We wouldn’t be completely honest if we didn’t acknowledge a sense of schadenfreude as the National Rifle Assn. faces what seems to be its most significant challenge in recent memory: a revolution from within. The issue isn’t the group’s inane response to gun violence and mass shootings (its solution: more guns, fewer crazy people); instead, it’s allegations of self-dealing among some of the top figures of what has become, in essence, a front for the gun lobby. Still, it’s a significant thing when members of such a powerful and secretive organization stand up and demand more accountability for how it conducts itself. We wish the rebels speedy success.
What happens to the NRA matters to everyone in this country, not just to members invested in the group’s gun rights zealotry. Under the leadership of CEO Wayne LaPierre and his acolytes, the NRA has made it impossible for this country to have a reasoned discussion about gun control; on Tuesday the group’s influence again swayed President Trump against supporting even universal background checks, something he endorsed after back-to-back massacres in El Paso and Dayton, Ohio. At the same time, LaPierre has aligned the formerly nonpartisan gun rights group with the Republican Party, further polarizing the debate over common-sense gun policies.
The scandal embroiling the NRA, a nonprofit that pays LaPierre more than $1.4 million a year, is about money and who benefits from donations and dues paid by a reported 5 million members. But it’s also a power struggle between would-be reformers and LaPierre’s cultish grip on the organization. In April, at its national convention, NRA President Oliver North announced he would not serve a second term after he lost an attempted coup to oust La Pierre, a showdown that involved allegations of financial impropriety by LaPierre and attempted extortion by North.
A nasty divorce and lawsuits between the NRA and its longtime public relations partner, Ackerman McQueen, have revealed allegations of inflated bills, exorbitant fundraising costs and cushy jobs for the well-connected. Other revelations included a $39,000 shopping spree by LaPierre at a single clothing store, more than $200,000 in air transportation costs for a Christmas trip to the Bahamas, and an abandoned effort to have the NRA buy LaPierre a $6-million Texas mansion because he feared he would be targeted after the 2018 massacre at Marjory Stoneman Douglas High School in Parkland, Fla. Meanwhile, New York state Atty. Gen. Letitia James is investigating the NRA’s tax-exempt status (the nonprofit is incorporated there).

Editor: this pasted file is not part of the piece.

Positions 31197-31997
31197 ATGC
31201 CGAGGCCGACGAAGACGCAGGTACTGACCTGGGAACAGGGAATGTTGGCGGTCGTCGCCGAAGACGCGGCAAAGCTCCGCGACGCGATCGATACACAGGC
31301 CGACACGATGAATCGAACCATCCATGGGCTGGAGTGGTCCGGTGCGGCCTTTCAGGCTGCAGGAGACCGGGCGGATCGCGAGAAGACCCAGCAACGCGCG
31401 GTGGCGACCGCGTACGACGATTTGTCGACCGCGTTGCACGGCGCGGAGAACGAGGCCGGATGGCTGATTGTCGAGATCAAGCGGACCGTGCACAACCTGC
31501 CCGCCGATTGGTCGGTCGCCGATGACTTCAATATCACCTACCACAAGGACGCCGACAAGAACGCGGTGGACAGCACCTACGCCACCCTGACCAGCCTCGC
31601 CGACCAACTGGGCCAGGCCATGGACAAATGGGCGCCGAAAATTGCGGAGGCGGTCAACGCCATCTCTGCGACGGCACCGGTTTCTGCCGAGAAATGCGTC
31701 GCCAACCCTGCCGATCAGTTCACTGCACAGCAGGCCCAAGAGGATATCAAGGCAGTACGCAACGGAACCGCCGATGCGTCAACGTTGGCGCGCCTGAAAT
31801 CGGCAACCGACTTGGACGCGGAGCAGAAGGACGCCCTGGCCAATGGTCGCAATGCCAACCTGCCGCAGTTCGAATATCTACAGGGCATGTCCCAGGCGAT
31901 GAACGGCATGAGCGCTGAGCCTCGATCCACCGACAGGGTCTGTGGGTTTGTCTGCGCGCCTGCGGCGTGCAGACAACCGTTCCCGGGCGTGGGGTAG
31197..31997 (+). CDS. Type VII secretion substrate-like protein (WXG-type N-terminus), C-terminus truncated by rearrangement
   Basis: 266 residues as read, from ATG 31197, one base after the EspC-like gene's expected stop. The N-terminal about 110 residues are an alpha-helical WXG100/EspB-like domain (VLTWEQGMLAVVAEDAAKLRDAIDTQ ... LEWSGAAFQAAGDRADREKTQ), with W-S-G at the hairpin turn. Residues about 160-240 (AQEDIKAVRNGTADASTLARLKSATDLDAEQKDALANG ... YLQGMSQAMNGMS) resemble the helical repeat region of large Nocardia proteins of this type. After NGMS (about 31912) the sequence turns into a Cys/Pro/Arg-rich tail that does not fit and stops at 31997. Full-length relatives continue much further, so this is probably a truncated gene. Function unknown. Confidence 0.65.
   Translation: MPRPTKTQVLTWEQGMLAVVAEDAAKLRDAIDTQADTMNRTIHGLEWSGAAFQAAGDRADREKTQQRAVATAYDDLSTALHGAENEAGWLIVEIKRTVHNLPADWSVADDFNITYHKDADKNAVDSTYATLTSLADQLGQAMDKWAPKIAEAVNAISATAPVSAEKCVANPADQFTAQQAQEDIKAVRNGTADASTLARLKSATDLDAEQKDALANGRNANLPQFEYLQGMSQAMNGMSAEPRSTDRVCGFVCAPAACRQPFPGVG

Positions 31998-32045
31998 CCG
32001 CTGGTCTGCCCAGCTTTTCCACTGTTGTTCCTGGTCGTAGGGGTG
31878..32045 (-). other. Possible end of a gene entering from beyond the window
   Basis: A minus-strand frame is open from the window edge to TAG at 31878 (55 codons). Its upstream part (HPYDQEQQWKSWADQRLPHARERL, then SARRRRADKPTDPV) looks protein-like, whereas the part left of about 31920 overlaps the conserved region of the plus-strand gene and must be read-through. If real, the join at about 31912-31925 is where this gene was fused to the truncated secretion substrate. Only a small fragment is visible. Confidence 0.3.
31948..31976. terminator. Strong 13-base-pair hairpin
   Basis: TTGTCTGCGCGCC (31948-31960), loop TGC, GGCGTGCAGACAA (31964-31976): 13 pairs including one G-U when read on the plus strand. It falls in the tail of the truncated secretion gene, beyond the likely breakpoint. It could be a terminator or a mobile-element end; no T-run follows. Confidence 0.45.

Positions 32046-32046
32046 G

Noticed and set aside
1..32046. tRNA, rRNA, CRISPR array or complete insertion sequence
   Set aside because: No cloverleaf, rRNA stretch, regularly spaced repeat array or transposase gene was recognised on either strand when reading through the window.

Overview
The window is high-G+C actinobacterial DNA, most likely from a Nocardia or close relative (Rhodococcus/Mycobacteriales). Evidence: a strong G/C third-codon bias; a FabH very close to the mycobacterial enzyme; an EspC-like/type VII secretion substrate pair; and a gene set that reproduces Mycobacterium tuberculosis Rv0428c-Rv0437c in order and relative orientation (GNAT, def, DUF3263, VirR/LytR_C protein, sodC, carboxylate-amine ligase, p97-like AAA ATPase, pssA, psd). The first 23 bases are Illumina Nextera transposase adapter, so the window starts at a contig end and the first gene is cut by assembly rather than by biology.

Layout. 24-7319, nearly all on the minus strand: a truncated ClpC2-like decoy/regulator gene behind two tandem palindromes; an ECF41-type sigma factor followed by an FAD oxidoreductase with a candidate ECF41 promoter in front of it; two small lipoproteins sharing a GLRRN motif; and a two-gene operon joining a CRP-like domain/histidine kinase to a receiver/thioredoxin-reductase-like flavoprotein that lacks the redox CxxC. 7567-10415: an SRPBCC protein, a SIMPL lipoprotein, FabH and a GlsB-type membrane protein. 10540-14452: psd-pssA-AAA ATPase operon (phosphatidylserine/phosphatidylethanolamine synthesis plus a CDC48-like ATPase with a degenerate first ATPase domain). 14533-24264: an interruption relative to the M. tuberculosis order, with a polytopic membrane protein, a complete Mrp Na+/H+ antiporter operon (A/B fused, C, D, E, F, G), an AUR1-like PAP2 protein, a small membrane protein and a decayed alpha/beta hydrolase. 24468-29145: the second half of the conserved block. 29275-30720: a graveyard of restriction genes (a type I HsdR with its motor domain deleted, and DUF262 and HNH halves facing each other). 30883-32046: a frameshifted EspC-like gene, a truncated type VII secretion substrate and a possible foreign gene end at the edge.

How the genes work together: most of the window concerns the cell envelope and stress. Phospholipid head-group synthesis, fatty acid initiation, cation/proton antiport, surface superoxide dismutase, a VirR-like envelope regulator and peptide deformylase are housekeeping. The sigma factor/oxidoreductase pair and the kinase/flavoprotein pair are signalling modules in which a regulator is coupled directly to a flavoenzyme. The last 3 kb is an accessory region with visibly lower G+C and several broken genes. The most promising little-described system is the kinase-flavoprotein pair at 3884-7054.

Several board members have resigned, and some have formed a movement to try to reform the NRA. Good luck with that. The NRA is governed by a board of 76 directors — well more than triple the size of boards at other nonprofits — mostly selected by a board-appointed nominating committee. Only lifetime members ($1,500 payment) are eligible to be nominated; members must have at least five consecutive years of membership to vote (one analysis found that only 7% actually do so); and only a third of the seats are up for election each year. That leaves the NRA tightly controlled by a hand-picked board of directors more focused on the preservation of internal power than following norms of proper guidance and nonprofit oversight.
That makes it exceedingly difficult to reform from within. So it seems that the erosion of public support may be the lever that could finally change the organization. Well-heeled donors have abandoned the NRA under its current construct, and a recent poll by Fox News after the massacres in El Paso and Dayton found that only 42% of respondents held a favorable view of the NRA, down from 49% last year. More significantly, positive views of the NRA among gun owners fell to 56% from 67% a year ago.
So what does all this mean? Perhaps nothing; perhaps everything. The NRA has been a malignancy on rational discussion and sensible policies, and does not reflect the interests of most of the gun owners it purports to represent. Most of them support the broad American consensus in favor of such things as universal background checks and controls on assault weapons. The organization is in dire need of a housecleaning and a new leadership made up of honest brokers, not adherents to a scorched-earth approach to fighting reasonable gun measures. So any erosion of influence by the NRA, with its long track record supporting policies that endanger us all, would be good for the country.